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The danger of pushing the foreign attack theory for 'Havana Syndrome'


We're going to turn to a news story that, frankly, sounds like a spy novel. A mysterious illness plagues foreign service officers who say they're experiencing symptoms like dizziness and ringing in their ears. Officials fear they've been hit with a clandestine weapon and that Russia may be the culprit - except it's not fiction. It's what some believe happened in 2016 at the U.S. Embassy in Cuba. And soon, Havana syndrome became a concern in duty stations around the world. But this past week, the Central Intelligence Agency, which was investigating the syndrome, said there is no evidence linking it to a foreign country, and they said that many cases are related to previously undiagnosed medical conditions or stress.

Natalie Shure is among those who've been questioning the validity of the Havana syndrome for months. She's a columnist with The New Republic who writes about health, history and politics, and she is with us now to tell us more. Natalie Shure, welcome. Thanks so much for joining us.

NATALIE SHURE: Thanks so much for having me.

MARTIN: OK. Before we jump into the investigation and your thoughts about, you know, the timeline of all this, I just want to say that you are not questioning that people have experienced pain and suffering, that they have been in distress. So that is true, is it not?

SHURE: Absolutely. We know that not only are these people suffering but that in many cases, the symptoms have been quite debilitating. A lot of them have had to stop working or have had to scale back in other ways. So we do know that they're sick. We do believe that they're ill. The question is, what's driving these symptoms?

MARTIN: So that being said, could you just briefly tell us what the government and those experiencing symptoms thought Havana syndrome might be? What was the theory?

SHURE: Sure. For a long time, the working theory has been directed-energy weapons wielded by a foreign actor that's most likely Russia. Directed-energy weapons is a theory that came out of sonic weapons. That was the original guess back in Cuba in 2017, when some of these investigations were first made public. And that's because a lot of the symptoms were associated with what was described in different ways but mostly as an annoying screeching sound that people heard. And that got officials wondering if perhaps this could be linked to a weapon, and I think that the theory snowballed from there.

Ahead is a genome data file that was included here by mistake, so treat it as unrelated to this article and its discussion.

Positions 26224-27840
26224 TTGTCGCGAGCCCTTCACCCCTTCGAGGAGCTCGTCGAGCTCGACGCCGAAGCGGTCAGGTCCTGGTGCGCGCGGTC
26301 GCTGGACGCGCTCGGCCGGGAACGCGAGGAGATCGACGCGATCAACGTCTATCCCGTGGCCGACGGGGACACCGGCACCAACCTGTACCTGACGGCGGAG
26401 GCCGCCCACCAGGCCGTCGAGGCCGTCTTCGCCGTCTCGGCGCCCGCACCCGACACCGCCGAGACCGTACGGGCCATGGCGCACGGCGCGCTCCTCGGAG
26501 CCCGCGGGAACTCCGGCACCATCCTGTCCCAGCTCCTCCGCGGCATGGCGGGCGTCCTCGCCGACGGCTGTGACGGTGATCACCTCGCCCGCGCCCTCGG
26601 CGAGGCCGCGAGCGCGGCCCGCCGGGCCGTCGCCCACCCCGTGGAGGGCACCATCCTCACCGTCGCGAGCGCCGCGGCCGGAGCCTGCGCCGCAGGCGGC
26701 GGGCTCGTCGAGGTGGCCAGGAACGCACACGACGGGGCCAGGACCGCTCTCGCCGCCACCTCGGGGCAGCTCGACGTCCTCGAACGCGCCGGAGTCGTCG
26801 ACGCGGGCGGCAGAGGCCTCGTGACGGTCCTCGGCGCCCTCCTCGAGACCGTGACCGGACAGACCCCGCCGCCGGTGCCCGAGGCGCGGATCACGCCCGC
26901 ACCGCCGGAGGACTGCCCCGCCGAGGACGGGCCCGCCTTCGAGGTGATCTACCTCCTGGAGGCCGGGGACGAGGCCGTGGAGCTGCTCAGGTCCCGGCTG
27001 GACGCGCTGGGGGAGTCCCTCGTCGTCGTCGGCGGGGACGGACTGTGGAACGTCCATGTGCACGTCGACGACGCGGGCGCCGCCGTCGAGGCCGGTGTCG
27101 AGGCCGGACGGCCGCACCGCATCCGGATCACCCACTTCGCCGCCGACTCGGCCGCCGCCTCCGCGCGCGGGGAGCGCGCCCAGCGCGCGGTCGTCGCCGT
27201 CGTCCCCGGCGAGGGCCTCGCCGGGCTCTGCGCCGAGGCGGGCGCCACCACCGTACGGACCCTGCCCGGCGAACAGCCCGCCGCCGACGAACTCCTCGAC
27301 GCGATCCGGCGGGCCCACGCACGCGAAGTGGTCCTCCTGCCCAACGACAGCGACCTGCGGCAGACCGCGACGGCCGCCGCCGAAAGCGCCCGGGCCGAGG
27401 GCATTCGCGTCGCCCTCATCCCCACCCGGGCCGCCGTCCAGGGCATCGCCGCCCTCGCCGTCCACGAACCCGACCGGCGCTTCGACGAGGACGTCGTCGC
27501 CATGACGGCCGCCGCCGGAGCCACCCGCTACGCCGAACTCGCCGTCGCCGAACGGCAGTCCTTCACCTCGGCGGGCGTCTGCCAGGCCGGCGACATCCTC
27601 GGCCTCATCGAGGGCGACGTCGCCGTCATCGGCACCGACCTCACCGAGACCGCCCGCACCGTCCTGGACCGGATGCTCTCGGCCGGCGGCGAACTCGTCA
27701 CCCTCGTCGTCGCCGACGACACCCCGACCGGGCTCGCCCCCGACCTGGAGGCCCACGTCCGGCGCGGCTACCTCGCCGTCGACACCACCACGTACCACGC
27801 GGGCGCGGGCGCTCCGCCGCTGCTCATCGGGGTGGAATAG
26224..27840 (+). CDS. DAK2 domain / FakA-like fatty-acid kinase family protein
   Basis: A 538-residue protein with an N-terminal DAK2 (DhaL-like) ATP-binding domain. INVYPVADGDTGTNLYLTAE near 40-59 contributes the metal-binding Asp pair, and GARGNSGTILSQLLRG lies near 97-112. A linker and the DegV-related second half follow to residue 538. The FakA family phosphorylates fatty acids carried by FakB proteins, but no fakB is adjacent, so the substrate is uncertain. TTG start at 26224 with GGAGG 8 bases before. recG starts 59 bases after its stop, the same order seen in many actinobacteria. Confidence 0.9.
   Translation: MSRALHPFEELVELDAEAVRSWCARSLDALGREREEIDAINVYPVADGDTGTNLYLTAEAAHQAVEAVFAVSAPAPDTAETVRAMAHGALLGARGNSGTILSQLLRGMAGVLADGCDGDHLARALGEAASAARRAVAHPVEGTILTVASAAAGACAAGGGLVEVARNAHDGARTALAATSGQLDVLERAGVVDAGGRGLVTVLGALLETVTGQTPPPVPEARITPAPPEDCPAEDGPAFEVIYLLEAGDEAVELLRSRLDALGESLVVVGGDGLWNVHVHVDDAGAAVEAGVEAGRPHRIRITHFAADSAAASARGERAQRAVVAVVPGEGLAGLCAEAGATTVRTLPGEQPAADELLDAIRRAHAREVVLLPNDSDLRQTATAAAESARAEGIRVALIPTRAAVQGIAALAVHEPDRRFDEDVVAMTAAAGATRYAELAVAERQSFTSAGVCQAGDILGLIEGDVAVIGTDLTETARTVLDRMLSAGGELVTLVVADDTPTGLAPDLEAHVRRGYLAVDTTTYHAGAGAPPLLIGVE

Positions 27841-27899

MARTIN: What made you question that theory?

SHURE: Well, to begin with, the symptoms experienced by these diplomats and spies are, as I mentioned, debilitating but also extremely common. We're talking things like headaches, fatigue, dizziness. Even a ringing in ears is something that is experienced by huge numbers of people at any given time. And reading about these symptom clusters, it just didn't necessarily seem like something novel or specific. It seemed more like the description of symptoms that we often call general malaise, things that can be very, very difficult to go through but that don't necessarily point to anything specific or nefarious. And when you take that away, when you take away the assumption that these people are suffering from something specific that was caused by a specific exposure and they're all suffering from the same thing, if that's not true, then a lot of this narrative falls apart.

MARTIN: You know, it was interesting to me that you said at one point in your reporting on this that - you said that those in the national security space, you know, a lot of reporters - some reporters, certainly officials who are - have people who work in foreign policy and national security as their constituents, for example, embraced the Havana syndrome theory but that a lot of health and science reporters and analysts and researchers really did not. And I was just wondering about that. Could you talk a little bit about why you think that might be?

SHURE: Yeah. I think it is a red flag and something that stood out to me that this story was being almost exclusively pushed by national security reporters and not by people who report on health topics. And, you know, speaking to people who do health reporting or, you know, what little titters you saw online, I think that there was a lot more skepticism. There were some questions of, hey, wait a minute; why would you think that migraines point to a microwave attack? It just doesn't add up. And I think that there are a few reasons for that. I think that some people really got swept away in the excitement of the story and that it led them to, you know, drop skepticism that they really should have had about this.

MARTIN: So before we let you go, you write about health and politics. That's a difficult balance because you want to cover what's going on in the world. You want to do that in a way that's as accurate as possible. You want to respect the fact that people say they're suffering, but we don't always have all the information. Moving forward, how do you think a story like this should have been approached or should be approached?

SHURE: When we're talking about something that potentially implicates other states that would require a national security response, I think it's very important that we get that story right. And so we can honor whatever illness that people are going through and be sympathetic to that, but I don't think that they deserve any more deference as to their preferred cause than did the demonically possessed young women in 17th-century Salem.

MARTIN: That was Natalie Shure. She's a columnist for The New Republic. She writes about health, history and politics. Natalie Shure, thank you so much for talking with us.

SHURE: Thanks so much for having me.